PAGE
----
Continuing Education for Psychologists
Continuing Education for Social Work
Continuing Education for Counselors
Continuing Education for Nurses
Joshua K. Swift, Ph.D. is an Assistant Professor in the Department of Psychology at Idaho State University and a licensed psychologist in Idaho. At Idaho State University he teaches graduate and undergraduate courses on the practice of psychotherapy, ethics, and supervision. Dr. Swift is an internationally recognized psychotherapy process and outcome researcher, particularly for his work on premature termination in psychotherapy and the integration of client preferences into treatment. He has an American Psychological Association published book on Premature Termination, over 50 peer-reviewed journal articles, and has presented his research across the globe. He has also been recognized with several local, national, and international research and teaching awards.
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Premature termination is a significant problem in psychotherapy, with deleterious impacts on both clients and therapists. For example, research shows that clients who prematurely terminate show poorer treatment outcomes, are less likely to make lasting changes in their symptoms, and are more likely to over-utilize the health care system. Research also shows that when clients end treatment prematurely, their therapists often experience a sense of failure with the loss. Additionally, repeated dropout by clients can lead to experiences of demoralization and burnout in their providers. Current estimates indicate that approximately 1 in 5 clients will drop out of psychotherapy and/or counseling prematurely. Although these numbers may differ depending on the setting and client type, almost all therapists will experience premature termination at some point in their practice.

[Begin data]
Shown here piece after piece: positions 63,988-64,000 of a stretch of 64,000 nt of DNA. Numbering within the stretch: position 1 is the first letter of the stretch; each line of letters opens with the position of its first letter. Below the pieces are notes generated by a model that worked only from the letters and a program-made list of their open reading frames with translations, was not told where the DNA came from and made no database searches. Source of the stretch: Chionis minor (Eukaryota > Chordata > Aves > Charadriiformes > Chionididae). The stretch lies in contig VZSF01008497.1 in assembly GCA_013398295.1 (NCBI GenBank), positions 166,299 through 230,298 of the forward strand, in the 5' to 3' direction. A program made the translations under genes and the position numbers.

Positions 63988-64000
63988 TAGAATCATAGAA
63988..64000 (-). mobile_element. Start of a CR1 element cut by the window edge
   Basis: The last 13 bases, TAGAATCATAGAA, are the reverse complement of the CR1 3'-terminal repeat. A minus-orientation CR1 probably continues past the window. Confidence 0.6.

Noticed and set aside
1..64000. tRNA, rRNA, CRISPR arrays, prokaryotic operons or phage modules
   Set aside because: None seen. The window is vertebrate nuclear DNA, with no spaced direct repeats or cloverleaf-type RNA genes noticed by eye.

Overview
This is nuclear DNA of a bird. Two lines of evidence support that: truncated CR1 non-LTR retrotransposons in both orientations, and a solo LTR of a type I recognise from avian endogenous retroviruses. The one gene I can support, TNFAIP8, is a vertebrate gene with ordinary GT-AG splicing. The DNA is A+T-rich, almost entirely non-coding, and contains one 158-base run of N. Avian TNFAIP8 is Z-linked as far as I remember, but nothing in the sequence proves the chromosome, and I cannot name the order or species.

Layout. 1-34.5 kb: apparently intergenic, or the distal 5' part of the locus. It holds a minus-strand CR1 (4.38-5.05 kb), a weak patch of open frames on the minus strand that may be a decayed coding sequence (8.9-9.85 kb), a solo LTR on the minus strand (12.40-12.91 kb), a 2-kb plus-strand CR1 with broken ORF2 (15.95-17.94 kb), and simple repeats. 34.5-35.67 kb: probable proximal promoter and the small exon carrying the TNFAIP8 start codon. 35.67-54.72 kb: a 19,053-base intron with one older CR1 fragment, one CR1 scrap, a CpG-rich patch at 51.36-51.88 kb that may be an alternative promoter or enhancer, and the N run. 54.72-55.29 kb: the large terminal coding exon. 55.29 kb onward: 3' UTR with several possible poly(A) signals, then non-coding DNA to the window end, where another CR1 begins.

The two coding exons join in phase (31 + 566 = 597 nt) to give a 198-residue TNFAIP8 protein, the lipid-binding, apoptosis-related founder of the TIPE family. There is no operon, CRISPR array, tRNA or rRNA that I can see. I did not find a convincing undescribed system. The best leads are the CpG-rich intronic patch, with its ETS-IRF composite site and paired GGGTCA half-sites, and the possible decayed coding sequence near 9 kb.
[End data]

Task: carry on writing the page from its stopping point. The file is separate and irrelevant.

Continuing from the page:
The purpose of this workshop is provide strategies and approaches that therapists can use to reduce premature termination in their practice. This workshop will begin with a discussion of what premature termination is and why some clients choose to end treatment prematurely. It will then cover the latest research on the frequency of premature termination and client, therapist, treatment, and setting risk factors associated with its occurrence. In the second half of this workshop, eight evidence-based strategies for reducing premature termination will be presented. These strategies include: providing role induction, incorporating preferences into the treatment decision-making process, planning for appropriate termination, providing education about patterns of change in psychotherapy, strengthening hope, enhancing motivation for treatment, fostering the therapeutic alliance, and assessing and discussing treatment progress.
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